Spiritual orphanhood, the loss and protection of innocence – from the first estates of Dublin to the karmic wastes of northern China – lie at the heart of this new collection by the eminent Irish poet Harry Clifton. Herod’s Dispensations shows his work now reaching beyond middle age, to revisit – in meditations on death and migration – the territories of the Far East from his early years, in the light of a new nomadic age.
Harry Clifton has published nine other books of poetry, most recently The Winter Sleep of Captain Lemass (2012), The Holding Centre: Selected Poems 1974-2004 (2014) and Portobello Sonnets (2017).
'There is so much history in Harry Clifton's poems, so much geography, landscape, cityscape, repeopled precincts of the imagination, so much human drama and comedy; so many people, mythic, unlikely and hauntingly real. And all of it is limned with a masterful formal dexterity and an apparently limitless cultural curiosity' – C.K. Williams.
'The poems begin with something seen, remembered, or suddenly known, or a melancholy feeling about time passing, or complex emotions about love, and then they take a longer view, or hold their breath while a new tone, filled with sonorous risk and odd wisdom slowly seeps into an end-line of a stanza or a new section of a poem… There are moments when you hold your breath… and you sit up in pure delight… there are a number of poems in this book that will be read as long as any poems are read anywhere… The last poem, "Oweniny, Upper Reaches", filled with soft, haunting cadences and strange, ambiguous musings on solitude, memory and the meaning of things, is a masterpiece. It displays Clifton’s reticence and technical skill against the need to let the poem soar into a truth that emerges from the gap between the words, and then it allows the words themselves to glide up and out in all their hushed and controlled beauty' - Colm Tóibín, Irish Times on The Winter Sleep of Captain Lemass.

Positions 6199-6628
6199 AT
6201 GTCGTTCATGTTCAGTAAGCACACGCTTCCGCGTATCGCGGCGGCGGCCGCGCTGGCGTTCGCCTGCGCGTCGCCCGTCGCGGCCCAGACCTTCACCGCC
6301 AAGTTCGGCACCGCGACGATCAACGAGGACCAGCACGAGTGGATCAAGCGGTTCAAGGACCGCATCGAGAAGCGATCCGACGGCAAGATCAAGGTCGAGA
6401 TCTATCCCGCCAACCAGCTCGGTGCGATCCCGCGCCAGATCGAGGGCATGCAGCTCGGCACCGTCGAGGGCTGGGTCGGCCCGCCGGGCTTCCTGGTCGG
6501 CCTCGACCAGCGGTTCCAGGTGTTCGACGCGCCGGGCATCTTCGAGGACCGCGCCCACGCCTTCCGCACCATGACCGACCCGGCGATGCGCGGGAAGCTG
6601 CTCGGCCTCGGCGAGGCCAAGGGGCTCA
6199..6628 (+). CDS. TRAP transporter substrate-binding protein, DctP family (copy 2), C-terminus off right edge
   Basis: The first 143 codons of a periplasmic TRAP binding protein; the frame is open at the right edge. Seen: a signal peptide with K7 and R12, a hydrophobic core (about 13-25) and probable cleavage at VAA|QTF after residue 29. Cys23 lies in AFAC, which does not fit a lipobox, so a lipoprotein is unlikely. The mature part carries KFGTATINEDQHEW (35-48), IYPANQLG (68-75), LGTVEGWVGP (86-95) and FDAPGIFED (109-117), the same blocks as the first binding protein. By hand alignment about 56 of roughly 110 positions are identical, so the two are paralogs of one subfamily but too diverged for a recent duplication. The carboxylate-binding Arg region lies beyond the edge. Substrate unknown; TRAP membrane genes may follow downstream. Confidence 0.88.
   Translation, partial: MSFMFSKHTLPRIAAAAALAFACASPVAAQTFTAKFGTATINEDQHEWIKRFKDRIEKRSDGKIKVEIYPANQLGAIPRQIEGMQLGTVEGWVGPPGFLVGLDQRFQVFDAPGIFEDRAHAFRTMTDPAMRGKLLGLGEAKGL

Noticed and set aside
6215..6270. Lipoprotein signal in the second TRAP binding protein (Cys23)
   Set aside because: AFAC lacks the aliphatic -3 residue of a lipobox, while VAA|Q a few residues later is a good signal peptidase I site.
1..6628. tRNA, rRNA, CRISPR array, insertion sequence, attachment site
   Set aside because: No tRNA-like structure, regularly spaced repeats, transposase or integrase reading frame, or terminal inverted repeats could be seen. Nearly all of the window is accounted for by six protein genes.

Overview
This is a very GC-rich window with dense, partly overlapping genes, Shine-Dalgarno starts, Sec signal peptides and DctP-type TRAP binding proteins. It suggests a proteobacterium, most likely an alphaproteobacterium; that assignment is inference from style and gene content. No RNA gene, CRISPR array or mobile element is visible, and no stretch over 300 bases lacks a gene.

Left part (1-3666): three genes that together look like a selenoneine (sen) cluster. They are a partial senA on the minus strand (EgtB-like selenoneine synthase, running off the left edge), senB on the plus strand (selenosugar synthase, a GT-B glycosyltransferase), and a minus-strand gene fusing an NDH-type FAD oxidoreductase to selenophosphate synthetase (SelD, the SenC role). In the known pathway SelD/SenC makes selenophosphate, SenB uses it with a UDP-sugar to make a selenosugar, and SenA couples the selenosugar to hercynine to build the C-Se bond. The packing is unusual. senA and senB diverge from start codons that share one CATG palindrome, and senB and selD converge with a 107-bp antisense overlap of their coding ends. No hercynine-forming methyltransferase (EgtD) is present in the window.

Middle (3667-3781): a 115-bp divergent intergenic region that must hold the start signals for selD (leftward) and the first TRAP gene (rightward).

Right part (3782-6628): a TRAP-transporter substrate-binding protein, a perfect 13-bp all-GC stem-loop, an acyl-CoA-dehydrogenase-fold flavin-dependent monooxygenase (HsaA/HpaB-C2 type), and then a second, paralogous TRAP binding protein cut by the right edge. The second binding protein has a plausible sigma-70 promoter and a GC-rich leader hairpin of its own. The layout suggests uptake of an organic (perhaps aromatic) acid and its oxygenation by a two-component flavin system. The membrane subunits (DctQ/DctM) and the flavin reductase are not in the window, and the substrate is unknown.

‘Clifton’s civilised appreciation of the cosmopolitan fluidity of his chosen place is matched by the fluency of these sonnets… Clifton’s is a sophisticated and humanistic imagination, alert to the saving human detail and at some level always in search of the bigger picture. His work is ridden by time and the sense that there is nothing new under the sun except the capacity for seeing the world afresh.’ – Sean O’Brien, The Guardian on Portobello Sonnets
‘His dazzlingly accomplished book is arguably the first great work of Irish poetic post-modernism… His is a universe of aftermaths, hauntings and returns, in which even God…dreams of becoming flesh again… an Irish voice that is utterly contemporary in its restless movement through time and space’ – Fintan O’Toole, Irish Times on Secular Eden.